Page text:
I went against history, and now they'll have to rewrite the books. They talked about logic, that the fight was not supposed to be. Someone said before the fight, "Two things will not happen this year: Oliver North will not be back in the White House, and Sugar Ray Leonard will not beat Marvin Hagler."
I think they better check the White House.
—SUGAR RAY LEONARD
They were ensconced at a back table in Jameson's Restaurant in the Washington suburb of Bethesda, Md., early on Friday afternoon. The two men were swapping tales from that twilight zone that falls somewhere between nightmare and dream. Just four days earlier, Sugar Ray Leonard had beaten Marvelous Marvin Hagler to pull off the most extraordinary comeback in recent sports history. Mike Trainer, Leonard's attorney, financial adviser and close friend since the fighter turned pro 10 years ago, recalled how he had awakened in his Maryland home on Wednesday morning, a couple of days after the fight, thinking he was still at Caesars Palace.
"I thought, Was the fight postponed, or what?" Trainer recounted to Leonard at Jameson's. "Did this fight really happen yet?" Trainer then recalled that he had looked over and had seen his wife, Jill, who had traveled to Las Vegas with him, asleep. "I thought, Am I still at Caesars?" Trainer said. After he had sat in bed, befuddled for a moment, Trainer spotted the family cat, Gigi, and the sight of that familiar animal jogged him back to Maryland and the real world. "I said, 'It's over,' " Trainer recalled. " 'We're home.' "
Leonard looked at Trainer with a wondering expression. "Is that right?" he said. Leonard shook his head. That same Wednesday morning Leonard had been walking through his father-in-law's suburban Washington home when he had suddenly lapsed into his own trancelike world. "I didn't feel nothing," Leonard said, "and I didn't hear nothing." He had been sore after the fight—his sides, his neck, his biceps, even the back of his head—but when he had felt himself that morning, the aches were nonexistent.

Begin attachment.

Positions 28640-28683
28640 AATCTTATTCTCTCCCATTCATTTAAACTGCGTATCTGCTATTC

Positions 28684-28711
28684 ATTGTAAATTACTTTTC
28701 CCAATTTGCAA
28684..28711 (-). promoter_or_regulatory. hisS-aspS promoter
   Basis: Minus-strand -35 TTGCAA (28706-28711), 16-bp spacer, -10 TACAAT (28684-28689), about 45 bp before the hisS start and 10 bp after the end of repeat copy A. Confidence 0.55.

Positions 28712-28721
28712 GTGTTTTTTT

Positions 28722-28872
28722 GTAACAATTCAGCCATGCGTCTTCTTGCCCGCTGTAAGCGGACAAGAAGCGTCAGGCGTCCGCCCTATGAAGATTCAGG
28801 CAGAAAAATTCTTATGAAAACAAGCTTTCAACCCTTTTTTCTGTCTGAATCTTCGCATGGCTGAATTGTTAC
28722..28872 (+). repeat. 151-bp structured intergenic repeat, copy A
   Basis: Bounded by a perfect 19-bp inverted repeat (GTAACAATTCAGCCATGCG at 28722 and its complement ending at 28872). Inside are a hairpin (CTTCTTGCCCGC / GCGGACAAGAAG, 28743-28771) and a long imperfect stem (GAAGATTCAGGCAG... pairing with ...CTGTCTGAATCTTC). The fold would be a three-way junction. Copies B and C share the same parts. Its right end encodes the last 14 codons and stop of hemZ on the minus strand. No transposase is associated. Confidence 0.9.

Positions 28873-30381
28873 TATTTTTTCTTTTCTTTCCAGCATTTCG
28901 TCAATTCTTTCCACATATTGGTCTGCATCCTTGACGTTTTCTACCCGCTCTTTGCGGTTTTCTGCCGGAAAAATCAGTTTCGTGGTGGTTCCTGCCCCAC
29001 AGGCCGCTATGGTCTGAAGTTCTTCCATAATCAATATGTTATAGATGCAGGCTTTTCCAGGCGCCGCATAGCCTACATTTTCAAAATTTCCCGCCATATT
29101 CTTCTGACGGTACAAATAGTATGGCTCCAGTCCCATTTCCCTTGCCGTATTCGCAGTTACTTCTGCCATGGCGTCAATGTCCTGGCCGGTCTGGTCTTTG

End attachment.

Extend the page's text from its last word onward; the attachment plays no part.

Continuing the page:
Like Trainer, momentarily disoriented, Leonard had begun to wonder whether the fight had really happened. He had gone to a mirror to check his face. It was unmarked. Seeing his old friend Joe Broddie, who was an overnight guest in the house, Leonard asked him, earnestly, "Is the fight over?"
"Yeah, it's over, Ray," Broddie said. "It's all over." The next night, Broddie says, he found the fighter at 10 o'clock in the driveway of Leonard's Potomac, Md., home. He was shadowboxing his dog, a chow chow named Caesar.
"Ray, you O.K.?" Broddie asked.
Leonard was just fine, parachuting slowly down from the heights he had attained, but still so restlessly hyper that on Friday he rolled out of bed at 6 a.m. and told his wife, Juanita, that he was going running. "Lay your butt down!" she said to him.
What Leonard had passed through was so physically and emotionally draining that it left him groping to fathom what he had done. What he had done, of course, was emerge out of a virtual five-year retirement and lift the title from Hagler, a man who had held it for nearly seven years, since Sept. 27, 1980, and through 12 defenses, a man regarded as one of the finest middleweight champions of all time.